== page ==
I am part of the fence gang.
When you look down the foul lines at baseball games, I am one of the dads leaning on the fence watching the game.
I can't speak for the others dads, although we probably feel the same, but I cannot sit still.
Call it nerves (which it is), or just being antsy (it's that, too), or therapy, but I cannot watch a game sitting down.
A few years ago when my son, Alek, starting playing baseball, my wife and I bought these nice folding chairs, complete with beverage holders, to leisurely watch our son play baseball.
It started out with my wife, daughter, Claire, and I sitting down to watch. After a few innings, I was standing behind the chair. That led to pacing, and now I don't even bother to try and sit. At some point my wife asked me if we needed to bother bringing my chair.
We still have the chairs — hanging up in the garage — but they do not make it to games anymore.
My wife has taken to the stands with the other moms. Claire is too busy to make it to many games, and I help hold up the fence.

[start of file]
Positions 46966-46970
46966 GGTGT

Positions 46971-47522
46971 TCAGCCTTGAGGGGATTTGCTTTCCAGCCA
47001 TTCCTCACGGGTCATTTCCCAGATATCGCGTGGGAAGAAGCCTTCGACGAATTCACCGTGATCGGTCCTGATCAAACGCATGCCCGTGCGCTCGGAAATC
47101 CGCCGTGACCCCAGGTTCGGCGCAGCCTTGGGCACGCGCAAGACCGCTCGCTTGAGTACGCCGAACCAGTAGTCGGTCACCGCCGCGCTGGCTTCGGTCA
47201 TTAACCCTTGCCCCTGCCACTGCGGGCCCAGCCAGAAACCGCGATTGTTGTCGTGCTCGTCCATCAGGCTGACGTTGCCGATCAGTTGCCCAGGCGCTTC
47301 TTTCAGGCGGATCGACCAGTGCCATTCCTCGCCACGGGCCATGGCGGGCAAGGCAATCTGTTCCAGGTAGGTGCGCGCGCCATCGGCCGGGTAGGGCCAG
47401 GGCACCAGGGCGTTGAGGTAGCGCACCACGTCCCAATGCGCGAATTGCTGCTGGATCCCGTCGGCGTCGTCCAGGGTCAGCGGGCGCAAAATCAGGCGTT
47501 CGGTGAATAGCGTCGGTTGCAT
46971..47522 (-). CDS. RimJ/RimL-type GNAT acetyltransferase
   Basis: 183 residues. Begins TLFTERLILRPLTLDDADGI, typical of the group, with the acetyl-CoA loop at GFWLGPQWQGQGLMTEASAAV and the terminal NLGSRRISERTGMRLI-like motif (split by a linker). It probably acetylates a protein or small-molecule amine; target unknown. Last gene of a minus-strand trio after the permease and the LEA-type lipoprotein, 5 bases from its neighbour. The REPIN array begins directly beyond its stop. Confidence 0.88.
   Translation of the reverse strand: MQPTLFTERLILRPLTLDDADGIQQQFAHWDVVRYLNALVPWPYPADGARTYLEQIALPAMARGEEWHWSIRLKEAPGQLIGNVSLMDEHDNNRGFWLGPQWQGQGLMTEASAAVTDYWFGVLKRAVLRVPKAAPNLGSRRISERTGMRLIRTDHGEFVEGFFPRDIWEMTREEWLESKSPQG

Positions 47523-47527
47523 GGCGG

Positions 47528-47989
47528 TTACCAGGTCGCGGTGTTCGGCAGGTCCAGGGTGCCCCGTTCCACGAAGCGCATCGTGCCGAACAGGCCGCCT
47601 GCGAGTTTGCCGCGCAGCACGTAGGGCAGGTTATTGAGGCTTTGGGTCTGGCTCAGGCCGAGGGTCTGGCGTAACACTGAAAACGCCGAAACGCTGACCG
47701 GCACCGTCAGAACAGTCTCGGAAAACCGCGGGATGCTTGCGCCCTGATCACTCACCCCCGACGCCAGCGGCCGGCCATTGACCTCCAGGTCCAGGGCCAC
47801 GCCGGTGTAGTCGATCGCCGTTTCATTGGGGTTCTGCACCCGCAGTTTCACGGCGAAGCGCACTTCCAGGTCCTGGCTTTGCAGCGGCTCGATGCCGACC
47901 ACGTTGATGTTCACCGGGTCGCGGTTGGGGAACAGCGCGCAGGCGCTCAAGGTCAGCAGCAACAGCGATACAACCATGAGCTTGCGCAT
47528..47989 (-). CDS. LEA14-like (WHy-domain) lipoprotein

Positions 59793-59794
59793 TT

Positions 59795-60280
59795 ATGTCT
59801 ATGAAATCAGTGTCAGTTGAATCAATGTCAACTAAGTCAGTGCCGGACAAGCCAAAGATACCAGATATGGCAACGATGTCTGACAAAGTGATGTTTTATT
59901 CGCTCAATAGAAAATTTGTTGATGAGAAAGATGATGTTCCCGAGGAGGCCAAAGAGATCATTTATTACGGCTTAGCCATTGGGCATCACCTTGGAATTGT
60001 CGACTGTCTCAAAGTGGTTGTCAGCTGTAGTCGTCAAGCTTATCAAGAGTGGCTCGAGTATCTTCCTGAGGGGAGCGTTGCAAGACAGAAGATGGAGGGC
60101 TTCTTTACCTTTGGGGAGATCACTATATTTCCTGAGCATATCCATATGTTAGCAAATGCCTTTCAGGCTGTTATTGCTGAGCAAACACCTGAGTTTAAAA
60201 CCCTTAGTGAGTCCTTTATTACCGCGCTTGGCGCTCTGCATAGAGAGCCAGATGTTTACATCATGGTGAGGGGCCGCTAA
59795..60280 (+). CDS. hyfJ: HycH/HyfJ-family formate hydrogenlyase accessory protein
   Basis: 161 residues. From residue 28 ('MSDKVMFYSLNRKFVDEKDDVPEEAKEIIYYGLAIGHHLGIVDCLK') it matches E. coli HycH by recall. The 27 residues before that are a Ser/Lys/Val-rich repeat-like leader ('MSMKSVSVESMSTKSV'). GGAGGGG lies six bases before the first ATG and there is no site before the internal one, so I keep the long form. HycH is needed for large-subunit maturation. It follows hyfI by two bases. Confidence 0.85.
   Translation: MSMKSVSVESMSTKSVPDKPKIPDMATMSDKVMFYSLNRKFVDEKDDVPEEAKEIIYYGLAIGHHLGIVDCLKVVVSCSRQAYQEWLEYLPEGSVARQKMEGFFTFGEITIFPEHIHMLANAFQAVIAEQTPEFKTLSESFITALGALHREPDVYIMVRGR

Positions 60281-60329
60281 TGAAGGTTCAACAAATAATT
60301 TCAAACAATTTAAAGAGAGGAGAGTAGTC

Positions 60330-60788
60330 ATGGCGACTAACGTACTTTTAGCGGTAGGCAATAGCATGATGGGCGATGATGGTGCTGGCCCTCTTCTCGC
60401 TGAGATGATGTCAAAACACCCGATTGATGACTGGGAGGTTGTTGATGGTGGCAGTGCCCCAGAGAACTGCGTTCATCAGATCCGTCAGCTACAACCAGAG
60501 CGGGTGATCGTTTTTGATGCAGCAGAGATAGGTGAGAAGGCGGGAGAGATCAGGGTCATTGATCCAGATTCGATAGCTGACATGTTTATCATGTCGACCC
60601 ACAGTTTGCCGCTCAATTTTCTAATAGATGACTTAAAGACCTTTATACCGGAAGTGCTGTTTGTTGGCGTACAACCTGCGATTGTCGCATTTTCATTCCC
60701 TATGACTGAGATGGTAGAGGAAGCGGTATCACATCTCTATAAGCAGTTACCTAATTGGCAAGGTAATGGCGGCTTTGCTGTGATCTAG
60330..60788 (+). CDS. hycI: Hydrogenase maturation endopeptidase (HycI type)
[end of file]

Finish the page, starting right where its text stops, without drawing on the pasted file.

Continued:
Those of us hanging around the fence, usually the left field fence — right field just doesn't have the same feel — have developed a camaraderie.
If our sons do something great, we congratulate each other, like we actually had something to do with it.
If our sons are having a tough game, we can all relate because it's baseball and failure is part of it.
We commiserate over plays, innings, games. In that sense, it is the best therapy. There's nothing like talking it out to help us get over the trauma of watching a game gone bad.
We understand how each other feels when things do not go well and try to soften the moment, reminding each other that we all have those moments.
Best of all, you get to know the other parents and kids after spending so much time with them.
You root for the kids, who, like your own son, want to excel. You look into their faces and see them wear the emotion of the game. It is a great feeling to see the smiles and understand what a great moment they are experiencing and what a great time it is in their lives.
And even if we try to conceal our pride in our sons, you know what the dads are feeling because, like you, they were the first coach for these boys, the ones who taught them the right way to throw a ball and how to hold a bat.
The expectations grow with the boys, and sometimes they become too high for father and son, but at the end of the game they are still our sons and that has nothing to do with what they do on the field.
So we gather along the fence, talk about the last game, check out the opponent and share a lot of laughs.
Years from now, when our kids have moved on, we will find our way back to the ballfield. There will probably be a new set of dads holding up the fence, and we'll remember what that was like.
Patrick Murphy, of Columbus, Neb., is the former assistant managing editor of The Telegram.